I converted to Christ from hippiedom in 1977, under a mesquite tree in an Arizona desert. At 27, I thought I was dying and wanted to make sure I wasn’t going to hell. That covered, I got baptized in the Holy Spirit, after dozing off in a women’s Bible study about Israel, where three men laid hands on me, and I shouted out in tongues and experienced the glory of God.
Six years later, married, with two children, I was ordained and sent to plant a church in Toronto, Canada. After two years and a handful of converts, and after burying my wife, Lynn, who died from cancer, I returned with two small children to my home church in Tucson. Three years later, I married Laurie, and with a family now of six, we packed up for Edmonton, Canada to plant another church, leaving it self-sustaining before leaving again to become missionaries to South Africa. Eight years later, while planting and pastoring two churches in South Africa, battling against a coup attempt to hijack our church fellowship into the “hyper-charismania” movement, and my family being held at gunpoint for four hours in a home invasion, we returned to Arizona, where I became an evangelist.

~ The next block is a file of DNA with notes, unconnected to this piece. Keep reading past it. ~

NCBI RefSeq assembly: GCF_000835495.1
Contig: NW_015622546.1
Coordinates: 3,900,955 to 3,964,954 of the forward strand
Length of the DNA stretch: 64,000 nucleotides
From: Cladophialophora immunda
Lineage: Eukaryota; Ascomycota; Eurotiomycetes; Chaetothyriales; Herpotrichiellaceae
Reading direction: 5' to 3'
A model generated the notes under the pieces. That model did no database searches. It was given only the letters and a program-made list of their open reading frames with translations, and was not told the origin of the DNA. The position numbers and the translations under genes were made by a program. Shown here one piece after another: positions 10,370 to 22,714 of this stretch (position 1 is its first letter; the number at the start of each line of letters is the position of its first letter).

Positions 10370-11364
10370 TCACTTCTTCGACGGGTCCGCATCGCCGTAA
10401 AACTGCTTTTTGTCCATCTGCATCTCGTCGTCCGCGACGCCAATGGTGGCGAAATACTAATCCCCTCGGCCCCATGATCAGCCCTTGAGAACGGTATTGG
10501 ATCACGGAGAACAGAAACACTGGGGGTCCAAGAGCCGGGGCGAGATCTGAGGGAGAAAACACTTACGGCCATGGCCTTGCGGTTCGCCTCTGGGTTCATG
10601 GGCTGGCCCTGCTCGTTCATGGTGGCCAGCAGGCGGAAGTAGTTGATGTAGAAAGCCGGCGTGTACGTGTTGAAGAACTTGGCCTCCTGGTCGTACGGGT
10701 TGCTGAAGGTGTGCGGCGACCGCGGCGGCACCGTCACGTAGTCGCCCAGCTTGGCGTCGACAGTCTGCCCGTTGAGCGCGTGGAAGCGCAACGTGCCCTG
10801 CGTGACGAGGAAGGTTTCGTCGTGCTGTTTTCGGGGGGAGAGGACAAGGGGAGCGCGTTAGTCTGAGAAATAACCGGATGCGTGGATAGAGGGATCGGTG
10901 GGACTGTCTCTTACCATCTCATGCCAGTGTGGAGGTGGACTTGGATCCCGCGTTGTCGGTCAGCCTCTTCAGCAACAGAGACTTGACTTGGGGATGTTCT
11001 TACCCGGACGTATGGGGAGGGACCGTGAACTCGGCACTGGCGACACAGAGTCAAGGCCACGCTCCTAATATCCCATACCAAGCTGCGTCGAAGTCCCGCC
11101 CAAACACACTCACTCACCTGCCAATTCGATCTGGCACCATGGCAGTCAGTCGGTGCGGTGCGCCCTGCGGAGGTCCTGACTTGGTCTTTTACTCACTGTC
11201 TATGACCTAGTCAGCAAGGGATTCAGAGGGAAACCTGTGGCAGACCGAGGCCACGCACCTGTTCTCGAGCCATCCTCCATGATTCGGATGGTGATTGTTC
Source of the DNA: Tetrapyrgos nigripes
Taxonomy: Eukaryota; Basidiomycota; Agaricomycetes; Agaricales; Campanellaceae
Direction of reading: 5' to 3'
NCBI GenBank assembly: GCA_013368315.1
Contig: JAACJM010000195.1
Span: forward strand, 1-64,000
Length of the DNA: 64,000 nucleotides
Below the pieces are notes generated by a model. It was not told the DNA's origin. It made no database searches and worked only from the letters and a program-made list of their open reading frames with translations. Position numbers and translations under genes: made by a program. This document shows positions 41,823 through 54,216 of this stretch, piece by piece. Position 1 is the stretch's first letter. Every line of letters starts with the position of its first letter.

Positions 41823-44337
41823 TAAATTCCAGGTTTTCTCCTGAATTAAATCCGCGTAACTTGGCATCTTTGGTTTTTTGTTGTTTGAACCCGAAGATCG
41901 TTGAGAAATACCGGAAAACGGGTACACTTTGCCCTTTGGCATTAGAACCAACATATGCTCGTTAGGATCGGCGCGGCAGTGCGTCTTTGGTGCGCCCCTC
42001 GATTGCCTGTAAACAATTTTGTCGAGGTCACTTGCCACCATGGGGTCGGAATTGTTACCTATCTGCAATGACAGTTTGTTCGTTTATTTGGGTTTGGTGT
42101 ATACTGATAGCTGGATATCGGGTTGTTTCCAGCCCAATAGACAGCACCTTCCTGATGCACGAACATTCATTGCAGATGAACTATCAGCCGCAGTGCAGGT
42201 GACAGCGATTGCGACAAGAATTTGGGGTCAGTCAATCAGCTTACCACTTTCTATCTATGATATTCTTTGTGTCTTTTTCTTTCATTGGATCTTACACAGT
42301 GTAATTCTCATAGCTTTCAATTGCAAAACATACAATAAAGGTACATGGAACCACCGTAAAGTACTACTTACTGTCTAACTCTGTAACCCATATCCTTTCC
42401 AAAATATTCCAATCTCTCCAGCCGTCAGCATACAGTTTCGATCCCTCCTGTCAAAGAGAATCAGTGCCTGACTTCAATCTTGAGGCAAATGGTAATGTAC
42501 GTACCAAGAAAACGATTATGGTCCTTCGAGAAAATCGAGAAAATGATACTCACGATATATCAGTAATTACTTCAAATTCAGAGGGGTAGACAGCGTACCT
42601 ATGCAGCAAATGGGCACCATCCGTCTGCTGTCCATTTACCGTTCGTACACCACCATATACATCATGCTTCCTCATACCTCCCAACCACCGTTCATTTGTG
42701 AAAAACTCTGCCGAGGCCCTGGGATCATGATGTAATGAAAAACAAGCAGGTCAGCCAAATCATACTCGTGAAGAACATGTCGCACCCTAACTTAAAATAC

After 30 years of ministry and relationships, we were forced out of our church organization, when it was learned that Laurie, while consoling a friend, who was angry with the senior pastor’s son, said that he would one day have to stand before God. With shades of Jezebel’s trumped up charges against Nabal, twelve unsustainable charges were invented to bolster our being ousted, and letters were sent to the 1000+ pastors, warning them against being contaminated by our rebellion.
I became re-ordained with another Pentecostal organization, where their Pentecostalism was practiced exclusively on their website. After two small, failed churches, where one of the present deacons had been kicked out of his home church in another city for marrying the young daughter of his best friend, and the other church’s board had voted, before we got there, to ditch their organization, steal the church funds and building, and join the hyper-charismatics. When I wasn’t keen on joining their coup, they retaliated by sending angry letters to headquarters, denouncing me for everything from changing the worship style to having communion after the preaching rather than before. Headquarters, siding with those who were threatening to pull their tithes, determined it would be best if my preaching credentials were rescinded and I was blacklisted as a “firebrand.”
And now I write on spiritual abuse, the hyper-charismatics, and in defense of genuine Pentecostalism. I don’t write out of anger or bitterness, but as self-therapy and the hope of helping others.